China signaled on Thursday that it might continue to weaken its currency, a move that threatens to again escalate the trade war with the United States.
China’s central bank on Thursday set the midpoint of the renminbi’s daily trading range above 7 to the American dollar for the first time in more than a decade. The move in effect tells financial markets that Beijing expects the renminbi to continue to weaken versus the dollar, perhaps well past the 7-to-the-dollar level.
That is likely to provoke more ire from the Trump administration. A weaker currency helps Chinese factories offset the higher costs of Mr. Trump’s tariffs when selling their goods to the United States.
The move by the People’s Bank of China in itself will not change the economics of the Chinese-American trade relationship. China on Thursday set the currency’s midpoint at 7.0039 to the dollar, compared with the 6.9996 point it set on Wednesday. China tightly controls trading of its currency, with that midpoint determining the center of a narrow range in which the renminbi can strengthen or weaken during the day.
Such a hair’s breadth move occurs every day in global currency markets. The renminbi is already trading just above 7 to the dollar, a psychologically important level it breached on Monday in China.
But China’s action suggesting that it expects the currency to weaken further will put more focus on the central bank’s daily midpoint in the coming weeks to see whether China will weaken the currency — perhaps to 7.5 or 8 renminbi to the dollar — to the point at which it would significantly begin to weaken the impact of American tariffs. A higher number versus the dollar means a weaker currency.
The move could prompt central banks in the Asia Pacific region to explore cutting interest rates. On Wednesday, three central banks in the region reduced rates in a move that was widely seen a defensive attempt to shore up their economies as the trade war threatens global growth. Central banks in India, Thailand and New Zealand cut interest rates in a cascade of surprise moves that set off currency markets.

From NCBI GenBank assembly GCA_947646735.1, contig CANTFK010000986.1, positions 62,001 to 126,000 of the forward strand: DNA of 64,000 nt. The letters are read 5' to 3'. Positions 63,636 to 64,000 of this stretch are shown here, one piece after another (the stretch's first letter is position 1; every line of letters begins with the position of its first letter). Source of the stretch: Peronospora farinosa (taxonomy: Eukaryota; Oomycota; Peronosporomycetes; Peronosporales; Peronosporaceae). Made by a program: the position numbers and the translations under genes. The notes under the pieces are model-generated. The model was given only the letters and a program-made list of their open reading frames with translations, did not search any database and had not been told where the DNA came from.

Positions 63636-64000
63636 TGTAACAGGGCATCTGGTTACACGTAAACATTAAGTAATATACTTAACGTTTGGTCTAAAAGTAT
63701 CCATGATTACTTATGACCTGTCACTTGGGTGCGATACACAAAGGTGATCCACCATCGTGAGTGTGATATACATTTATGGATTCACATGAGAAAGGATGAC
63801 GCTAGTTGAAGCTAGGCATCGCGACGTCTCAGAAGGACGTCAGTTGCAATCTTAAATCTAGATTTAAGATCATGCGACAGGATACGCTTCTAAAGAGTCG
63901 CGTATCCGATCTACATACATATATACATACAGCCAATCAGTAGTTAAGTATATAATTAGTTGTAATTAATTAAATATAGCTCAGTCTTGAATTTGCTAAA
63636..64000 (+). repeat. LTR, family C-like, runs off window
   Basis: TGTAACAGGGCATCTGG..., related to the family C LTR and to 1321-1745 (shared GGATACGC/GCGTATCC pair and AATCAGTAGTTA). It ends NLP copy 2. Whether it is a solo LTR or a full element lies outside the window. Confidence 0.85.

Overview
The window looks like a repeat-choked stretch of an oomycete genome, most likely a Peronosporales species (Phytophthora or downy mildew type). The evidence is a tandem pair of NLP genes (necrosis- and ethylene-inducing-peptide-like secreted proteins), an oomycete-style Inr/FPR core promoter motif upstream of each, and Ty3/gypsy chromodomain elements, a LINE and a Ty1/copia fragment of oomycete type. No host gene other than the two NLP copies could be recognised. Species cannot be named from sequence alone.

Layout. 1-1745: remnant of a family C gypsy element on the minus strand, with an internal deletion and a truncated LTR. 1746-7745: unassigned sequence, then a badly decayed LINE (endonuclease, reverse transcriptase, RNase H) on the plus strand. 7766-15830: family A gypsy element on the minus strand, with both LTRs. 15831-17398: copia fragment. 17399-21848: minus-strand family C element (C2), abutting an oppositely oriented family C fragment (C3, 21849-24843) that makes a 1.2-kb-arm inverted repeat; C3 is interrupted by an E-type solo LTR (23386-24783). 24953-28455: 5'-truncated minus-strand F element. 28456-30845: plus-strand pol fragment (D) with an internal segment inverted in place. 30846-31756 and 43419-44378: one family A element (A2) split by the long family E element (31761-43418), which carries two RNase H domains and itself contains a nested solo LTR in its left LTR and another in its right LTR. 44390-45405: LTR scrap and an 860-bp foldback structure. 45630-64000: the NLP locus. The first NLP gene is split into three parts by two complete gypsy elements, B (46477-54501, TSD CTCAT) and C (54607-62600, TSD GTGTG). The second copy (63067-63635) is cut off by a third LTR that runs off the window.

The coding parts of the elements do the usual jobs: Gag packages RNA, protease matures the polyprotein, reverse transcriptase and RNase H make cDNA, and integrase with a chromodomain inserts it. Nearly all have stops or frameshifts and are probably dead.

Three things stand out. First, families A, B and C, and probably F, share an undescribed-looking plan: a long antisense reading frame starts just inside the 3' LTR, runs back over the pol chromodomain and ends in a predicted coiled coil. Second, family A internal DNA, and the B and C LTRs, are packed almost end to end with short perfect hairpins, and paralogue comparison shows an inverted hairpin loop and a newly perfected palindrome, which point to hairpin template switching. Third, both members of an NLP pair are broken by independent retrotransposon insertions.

“If the yuan, or when the yuan, falls significantly more, we should expect more monetary easing to offset what is a deflationary impulse for a lot of Asian countries and to restore some competitiveness,” said George Magnus, an associate at Oxford University’s China Center, referring to China’s currency by its other name.
The Trump administration labeled China a currency manipulator on Monday in the United States. But many economists and investors believe China in effect is loosening controls of its currency.
China kept its currency weak a decade ago to help its exporters, long prompting complaints from the United States and Europe. But in recent years, China’s currency has strengthened to a level widely believed to be close to fair value. Today, as China’s economic growth has slowed and the trade war has pinched its manufacturing sector, many economists believe the country’s currency should be weakening versus the dollar.